The founder of the notorious ‘Proud Boys’ movement– an all-male fraternity started in the US– McInnes subscribes to the belief that western culture (and specifically white men) are under siege. Last week, the FBI categorised ‘Proud Boys’ as an “extremist threat” with ties to “white nationalism” after several violent attacks across America.
McInnes himself has long held the opinion that “fighting solves everything” adding that Trump supporters should “Choke a motherfucker. Choke a bitch. Choke a tranny. Get your fingers around a windpipe.”
“Beating the shit out of people? I think it’s our job to do it and the cops turn a blind eye. I want violence.”
Despite this, the Australian government has so far refrained from commenting on the status of McInnes’ visa, leading many to fear his planned “comedy tour” scheduled early in December will move ahead.
The “Deplorables” tour, has VIP tickets costed at $995 and is set to move ahead in Adelaide, Melbourne, the Gold Coast and Sydney.
Former refugee and now prominent lawyer, Nyadol Nyuon started the petition with Change.org, calling on Minister Coleman to take a stand and deny McInnes from entering the country. It reads:
“The thought of Gavin McInnes coming to this country to spread hate is extremely concerning. The fact that his hate speech is often accompanied by violence which is extremely concerning. A man who encourages violence, who formed a gang labelled a hate group and that serially engages in violence should not be allowed into Australia. We should not allow Australia to become the last hope of such a group.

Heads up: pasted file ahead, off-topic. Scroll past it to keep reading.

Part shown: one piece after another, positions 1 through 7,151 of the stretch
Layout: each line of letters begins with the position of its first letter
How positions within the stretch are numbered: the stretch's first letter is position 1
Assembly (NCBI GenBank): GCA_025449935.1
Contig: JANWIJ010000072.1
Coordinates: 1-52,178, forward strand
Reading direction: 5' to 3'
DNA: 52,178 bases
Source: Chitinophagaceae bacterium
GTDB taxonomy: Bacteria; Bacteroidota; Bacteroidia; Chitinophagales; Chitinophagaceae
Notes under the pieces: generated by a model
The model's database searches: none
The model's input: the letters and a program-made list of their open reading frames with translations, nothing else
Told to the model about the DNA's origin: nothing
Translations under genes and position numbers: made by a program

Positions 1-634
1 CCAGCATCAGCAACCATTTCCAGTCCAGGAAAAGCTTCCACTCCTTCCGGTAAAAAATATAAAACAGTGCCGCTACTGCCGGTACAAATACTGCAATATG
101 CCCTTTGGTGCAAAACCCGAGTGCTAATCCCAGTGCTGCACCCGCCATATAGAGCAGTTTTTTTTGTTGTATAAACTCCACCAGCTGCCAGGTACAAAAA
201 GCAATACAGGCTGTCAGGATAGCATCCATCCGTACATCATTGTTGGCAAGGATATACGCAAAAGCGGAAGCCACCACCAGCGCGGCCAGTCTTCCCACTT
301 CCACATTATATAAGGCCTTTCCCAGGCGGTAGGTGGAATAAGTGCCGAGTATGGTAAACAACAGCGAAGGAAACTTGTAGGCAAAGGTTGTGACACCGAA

On our way to Canberra to deliver the petition to the Minister for Immigration with 80,000 signatures requesting that Gavin McInnes be denied a visa. #RacismStopsWithMe @NyadolNyuon pic.twitter.com/88f23Hc4gj
— Marcia Langton (@marcialangton) November 28, 2018
I believe any Australians who care about a fair and just society should not accept this as the norm. We should make it clear that: No, Australia is not the last hope for a violent extremist.”
Indeed, for a government intent on eradicating terrorism, it seems an odd omission to allow an individual, deemed a danger, into the country. Hopefully 80,000 people (and three influential women) can change their minds.